Michael Briscoe, 36, and Joseph Laboucan, 21, are on trial for the kidnapping, aggravated sexual assault and first-degree murder of 13-year-old Nina Courtepatte in April 2005. ((CBC News))

Crown lawyersargued Mondaythat two men charged with the rape and murder of 13-year-old Nina Courtepatte knew what was going to happen and must be found guilty.

Prosecutor John Watson suggested in his closing arguments Mondaythat Joseph Laboucan and Michael Briscoe had plenty of time to think about what to do and it doesn't matter who struck the fatal blow.

Laboucan, of Fort St. John, B.C., and Briscoe, of Edmonton, are charged with first-degree murder, aggravated sexual assault and kidnapping in Courtepatte's death. Her body was found onan Edmonton-area golf course almost two years ago.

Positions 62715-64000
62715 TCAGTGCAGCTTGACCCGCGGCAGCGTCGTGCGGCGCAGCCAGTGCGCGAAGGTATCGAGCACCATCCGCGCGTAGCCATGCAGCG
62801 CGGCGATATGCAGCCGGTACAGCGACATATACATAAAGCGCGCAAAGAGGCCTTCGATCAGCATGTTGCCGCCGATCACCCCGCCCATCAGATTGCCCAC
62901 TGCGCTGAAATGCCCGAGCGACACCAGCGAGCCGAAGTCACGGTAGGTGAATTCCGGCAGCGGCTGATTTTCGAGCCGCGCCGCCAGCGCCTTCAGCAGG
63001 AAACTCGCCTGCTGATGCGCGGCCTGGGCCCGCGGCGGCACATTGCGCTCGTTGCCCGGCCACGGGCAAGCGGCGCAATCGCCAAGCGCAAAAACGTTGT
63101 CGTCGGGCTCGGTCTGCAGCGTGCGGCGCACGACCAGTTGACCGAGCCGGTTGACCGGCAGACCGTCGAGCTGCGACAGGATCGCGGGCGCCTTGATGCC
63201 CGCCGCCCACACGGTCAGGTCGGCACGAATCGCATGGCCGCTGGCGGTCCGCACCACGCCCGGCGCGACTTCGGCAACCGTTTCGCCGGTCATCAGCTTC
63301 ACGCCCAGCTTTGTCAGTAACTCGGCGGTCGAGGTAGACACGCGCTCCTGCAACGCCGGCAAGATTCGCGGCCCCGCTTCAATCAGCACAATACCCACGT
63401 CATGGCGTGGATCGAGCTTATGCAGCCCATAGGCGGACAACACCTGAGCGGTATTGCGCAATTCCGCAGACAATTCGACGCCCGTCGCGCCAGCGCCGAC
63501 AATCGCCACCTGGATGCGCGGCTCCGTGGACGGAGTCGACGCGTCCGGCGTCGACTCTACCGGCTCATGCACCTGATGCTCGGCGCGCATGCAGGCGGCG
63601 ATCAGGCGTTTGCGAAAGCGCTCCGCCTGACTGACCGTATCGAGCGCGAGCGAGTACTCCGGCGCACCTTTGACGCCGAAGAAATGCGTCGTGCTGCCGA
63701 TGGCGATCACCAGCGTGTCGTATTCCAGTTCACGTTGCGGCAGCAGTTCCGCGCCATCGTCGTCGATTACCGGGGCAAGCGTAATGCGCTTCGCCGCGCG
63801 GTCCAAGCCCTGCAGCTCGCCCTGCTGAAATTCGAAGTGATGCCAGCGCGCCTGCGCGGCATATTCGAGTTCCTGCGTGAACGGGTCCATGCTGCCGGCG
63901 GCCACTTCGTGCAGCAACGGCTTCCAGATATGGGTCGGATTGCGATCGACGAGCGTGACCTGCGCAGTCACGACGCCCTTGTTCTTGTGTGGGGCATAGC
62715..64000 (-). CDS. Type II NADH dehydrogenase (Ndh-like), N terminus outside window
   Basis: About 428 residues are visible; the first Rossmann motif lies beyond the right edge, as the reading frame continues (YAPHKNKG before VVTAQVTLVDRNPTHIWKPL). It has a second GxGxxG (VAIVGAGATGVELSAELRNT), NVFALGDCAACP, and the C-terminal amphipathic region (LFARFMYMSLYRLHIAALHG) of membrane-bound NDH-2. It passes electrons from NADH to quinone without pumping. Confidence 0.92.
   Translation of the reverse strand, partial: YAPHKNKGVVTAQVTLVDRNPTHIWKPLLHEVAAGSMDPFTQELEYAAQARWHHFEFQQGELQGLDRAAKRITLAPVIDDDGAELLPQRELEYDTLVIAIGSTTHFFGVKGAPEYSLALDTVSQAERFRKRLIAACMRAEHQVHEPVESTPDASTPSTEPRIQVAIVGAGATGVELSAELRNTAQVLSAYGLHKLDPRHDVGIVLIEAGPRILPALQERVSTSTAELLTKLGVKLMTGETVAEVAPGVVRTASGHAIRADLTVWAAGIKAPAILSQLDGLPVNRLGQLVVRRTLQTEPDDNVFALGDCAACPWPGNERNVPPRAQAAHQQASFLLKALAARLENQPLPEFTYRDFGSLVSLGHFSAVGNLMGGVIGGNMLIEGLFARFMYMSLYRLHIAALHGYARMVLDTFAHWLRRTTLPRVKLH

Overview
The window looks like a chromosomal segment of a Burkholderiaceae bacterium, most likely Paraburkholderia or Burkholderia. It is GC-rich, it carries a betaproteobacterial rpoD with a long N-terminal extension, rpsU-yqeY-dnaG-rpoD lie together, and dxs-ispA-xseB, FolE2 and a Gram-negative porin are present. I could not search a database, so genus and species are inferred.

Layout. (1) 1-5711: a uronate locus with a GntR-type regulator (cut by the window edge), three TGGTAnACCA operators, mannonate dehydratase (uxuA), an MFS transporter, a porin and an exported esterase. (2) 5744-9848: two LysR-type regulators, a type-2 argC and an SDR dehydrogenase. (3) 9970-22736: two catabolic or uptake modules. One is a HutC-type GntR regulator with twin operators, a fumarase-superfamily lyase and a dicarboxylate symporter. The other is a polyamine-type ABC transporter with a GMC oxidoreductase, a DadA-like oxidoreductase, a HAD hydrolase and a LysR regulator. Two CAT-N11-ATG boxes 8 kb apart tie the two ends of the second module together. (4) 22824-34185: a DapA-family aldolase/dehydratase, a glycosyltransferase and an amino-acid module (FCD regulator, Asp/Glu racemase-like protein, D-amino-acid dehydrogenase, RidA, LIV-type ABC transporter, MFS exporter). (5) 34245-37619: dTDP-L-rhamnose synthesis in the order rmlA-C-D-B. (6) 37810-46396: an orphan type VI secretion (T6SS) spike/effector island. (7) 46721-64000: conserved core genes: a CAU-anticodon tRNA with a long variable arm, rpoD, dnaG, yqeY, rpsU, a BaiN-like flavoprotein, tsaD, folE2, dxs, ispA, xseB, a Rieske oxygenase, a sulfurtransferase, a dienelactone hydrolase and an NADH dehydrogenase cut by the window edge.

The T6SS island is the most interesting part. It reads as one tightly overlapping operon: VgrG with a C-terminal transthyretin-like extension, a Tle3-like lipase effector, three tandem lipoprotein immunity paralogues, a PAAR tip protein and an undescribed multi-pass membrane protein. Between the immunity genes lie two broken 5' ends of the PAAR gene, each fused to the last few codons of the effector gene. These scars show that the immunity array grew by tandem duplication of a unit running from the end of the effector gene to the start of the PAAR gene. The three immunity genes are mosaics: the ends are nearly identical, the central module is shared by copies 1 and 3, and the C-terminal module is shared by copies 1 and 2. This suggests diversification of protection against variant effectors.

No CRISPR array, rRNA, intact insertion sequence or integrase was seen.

Watson argued the two men knew of a plan to pick a girl at random from West Edmonton Mall and convince her to join a group on the promise of a party, but did nothing to prevent the murder.

Watson told the judge hearing the case thatit's not enough of a defence for Briscoe to say he didn't want Courtepatte killed.

The prosecutor also said Briscoe willingly drove the victim to a secluded area with her attackers, and anything he did or didn't do after that point doesn't matter.

Three youths have also been charged in Courtepatte's death, with one male pleading guilty, one teenage girl having yet to go to trial, and a second whose trial was set to begin Monday in another courtroom.